My taxi ride to Vinales was a Cuban adventure in itself. The Taxi driver (who did not speak English), was this trendy young man in jeans and white vest who played music loudly, whilst simultaneously driving and smoking a cigarette. He drove fast and zig zagged wildly across the pot-holed unkempt roads. I sat at the front and a French Guadeloupen family at the back. The Guadeloupen family and myself had some interesting conversations en-route. I learned that petrol is sold on the black market, and that the government are aware but turn a blind eye, because petrol is necessary for Cubans to earn private income. Half way we stopped at a tobacco farm for a drink and so that the tobacco farm could have the opportunity to sell cigars to us tourists.
In Vinales, I stayed at Casa Orquidea in a brightly colored little house in a residential area surrounded by beautiful mountains . As a host Orquidea was brilliant, spoke little English but enough. My accommodation was separate to the family. The guest room I was booked in was an en-suite twin room attached to her neighbor’s house located at the rear of the casa, which I had to access via going through a gate. Orquidea could book any of the popular tourist excursions I wanted to do in Vinales. She booked a horseride for me for the following morning.
All guidebooks recommend the horseride in Vinales. I had never horse ridden before so I’ll admit I was a tad nervous. I was escorted to the tour starting point by a young man who, yet again, spoke no English so our half hour walk was spent mainly in silence. I was then left in the care of the horse guide who was a middle-aged, kind eyed man with a cowboy hat. He spoke little English. My horse was called “Palermo”, and he kept scaring me by spontaneously breaking out into canter every now and then, much to the amusement of my host, who whistled and shouted “whoazzooo”(whatever that means). My horse would stop now and then to urinate..I had never ridden a horse before therefore seeing horses urinate (and more) was a little alarming.
The first stop was at a tobacco plantation where I sat with other tourists in a hut whilst a tobacco tour guide provided information on the tobacco grown at the plant and gave a demonstration of how to roll an authentic organic Cuban cigar with honey and tobacci leaves. We were each offered a cigar to try, however I declined as I don’t smoke. The smoke smelled amazingly good. We were also offered the chance to buy a pack of cigars at $10 a piece.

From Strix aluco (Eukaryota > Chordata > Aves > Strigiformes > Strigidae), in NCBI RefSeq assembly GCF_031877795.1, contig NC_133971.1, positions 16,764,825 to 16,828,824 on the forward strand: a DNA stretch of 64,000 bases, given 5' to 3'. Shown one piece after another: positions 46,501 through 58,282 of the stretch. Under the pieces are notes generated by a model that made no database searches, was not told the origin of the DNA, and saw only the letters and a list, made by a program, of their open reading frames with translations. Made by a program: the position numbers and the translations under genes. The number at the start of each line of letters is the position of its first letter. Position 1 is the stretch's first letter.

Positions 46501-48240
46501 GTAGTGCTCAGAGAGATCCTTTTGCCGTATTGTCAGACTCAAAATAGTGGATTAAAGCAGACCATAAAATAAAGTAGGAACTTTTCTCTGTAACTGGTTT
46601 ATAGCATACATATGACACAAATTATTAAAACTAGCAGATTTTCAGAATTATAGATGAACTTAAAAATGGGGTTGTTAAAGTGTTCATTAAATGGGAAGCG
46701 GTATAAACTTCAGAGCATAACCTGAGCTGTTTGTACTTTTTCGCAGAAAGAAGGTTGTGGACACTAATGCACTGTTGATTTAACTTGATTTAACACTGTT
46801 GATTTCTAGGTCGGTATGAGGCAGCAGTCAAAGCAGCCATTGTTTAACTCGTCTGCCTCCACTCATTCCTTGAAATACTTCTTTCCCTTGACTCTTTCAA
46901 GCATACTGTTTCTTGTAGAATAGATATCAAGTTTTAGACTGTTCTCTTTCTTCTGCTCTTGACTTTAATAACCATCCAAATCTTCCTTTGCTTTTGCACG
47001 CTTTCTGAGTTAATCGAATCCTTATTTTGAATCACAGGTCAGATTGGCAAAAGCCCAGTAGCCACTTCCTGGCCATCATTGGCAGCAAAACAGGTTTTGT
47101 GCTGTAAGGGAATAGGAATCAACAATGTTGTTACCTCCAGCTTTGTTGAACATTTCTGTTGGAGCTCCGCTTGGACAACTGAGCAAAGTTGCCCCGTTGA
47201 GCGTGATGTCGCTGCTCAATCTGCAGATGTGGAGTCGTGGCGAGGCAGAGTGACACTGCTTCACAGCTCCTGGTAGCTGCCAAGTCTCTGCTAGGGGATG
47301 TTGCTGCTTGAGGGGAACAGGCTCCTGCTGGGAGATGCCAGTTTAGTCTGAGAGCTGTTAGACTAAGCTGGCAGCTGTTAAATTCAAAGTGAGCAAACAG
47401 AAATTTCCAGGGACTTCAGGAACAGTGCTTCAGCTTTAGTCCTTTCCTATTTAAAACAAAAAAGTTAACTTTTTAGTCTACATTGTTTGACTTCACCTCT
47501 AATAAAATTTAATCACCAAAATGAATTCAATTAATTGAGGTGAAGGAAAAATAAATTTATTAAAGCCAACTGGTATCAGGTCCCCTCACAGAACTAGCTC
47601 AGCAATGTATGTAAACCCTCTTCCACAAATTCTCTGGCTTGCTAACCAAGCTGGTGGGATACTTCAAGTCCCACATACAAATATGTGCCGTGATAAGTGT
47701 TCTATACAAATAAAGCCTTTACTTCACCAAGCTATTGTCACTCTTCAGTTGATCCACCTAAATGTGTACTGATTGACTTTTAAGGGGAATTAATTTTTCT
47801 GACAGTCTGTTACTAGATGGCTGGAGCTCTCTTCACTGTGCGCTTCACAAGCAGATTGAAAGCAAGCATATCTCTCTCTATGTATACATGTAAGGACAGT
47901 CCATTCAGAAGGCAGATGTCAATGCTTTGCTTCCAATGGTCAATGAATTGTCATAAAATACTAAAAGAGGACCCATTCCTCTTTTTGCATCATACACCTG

The next stop was at a coffee and rum farm. I was served a rum cocktail whilst a young tour guide explained details about the rum and honey. I was also given a raw sugar can to dip into my rum. The drink was refreshing and delicious.
The next stop was a chance to swim in the river. But, as my host Orqueida hadn’t told me anything about the horseride, I hadn’t got a swimsuit with me.
The final stop was a brief tour of a cave. The cave guide was hilarious, making jokes as he described different features of the cave (“No Amercianos!”, he would say whilst pointing to a very narrow gap between rocks that we would have to squeeze through). After the tour we gave the guide $3.00.
My horseride cost $20.00 which I considered very reasonable.
My guidebook suggested two beaches within close distance from Vinales, Cayo Levisa and Cayo Jutías and both looked absolutely stunning from the pictures.
To get to Cayo Jutias, I booked a shared taxi from a tourist information agency in the center near the bus drop off point. It cost $15 and took around 45 minutes. The day I went it was yet another hot, humid and sweltering day. In the taxi with me were three young Australians, who it transpired were flying to Rio for the Olympics to watch one of their relatives compete!
In my mind’s eye, I had envisioned a quiet beach with only tourists on it. In reality, the beach was bustling with Cuban families and tourists. However the beach was still beautiful, white sands and crisp blue sea..exactly what you’d imagine a Caribbean beach to be like. The Australians left me to go snorkeling somewhere so I was left on my own. Luckily, somehow I overheard some English voices as I was strolling the beach and made friends with a couple of ladies who were setting up home under a straw beach umbrella. They were from Holland. They were very friendly and I ended up spending the whole day with them until I had to go back at 16.00.
Vinales was where I ate the best meals of all the places I visited in Cuba. Recommended by the Dutch ladies was an eco-restaurant. All the meals were made primarily of vegatables. I chose a meal made of aubergine, pumpkin, cauliflower rice and lots of other vegetables. A welcome relief from all the bread and greasy cheese pizzas I’d been eating.
Breakfasts served in Casa Particulares…
I love breakfast foods. Breakfast is my favorite meal of the day. I love eggs cooked many ways, poached, scrambled boiled, toast, porridge, granola, yogurt, fruit…you get my drift. Breakfasts typically served in a Casa to guests is typically (some or all of) omelette, bread (usually dried crispy breads and a soft bread, heated), jam, coffee (delicious coffee), teabags and hot water, a blended jug of fruit such as mango or papaya, and finally a plate of chopped up fruit, usually mango, banana, watermelon and papaya. Three out of the four Casas I stayed at also provided little sugary cakes at breakfast which I sometimes wrapped in serviettes and saved for later in the day to eat. The bread was nice but different from the bread I am used to at home. As it’s so hot in Cuba I suspect they struggle to keep bread fresh before it dries out. Cuban coffee I’ve decided is my favorite; a friend of mine is returning to Cuba in a few months so I’ve asked him to bring me back some!
If you want to know what happened next on my trip, read Part 3 – Trinidad, back to Havana and going home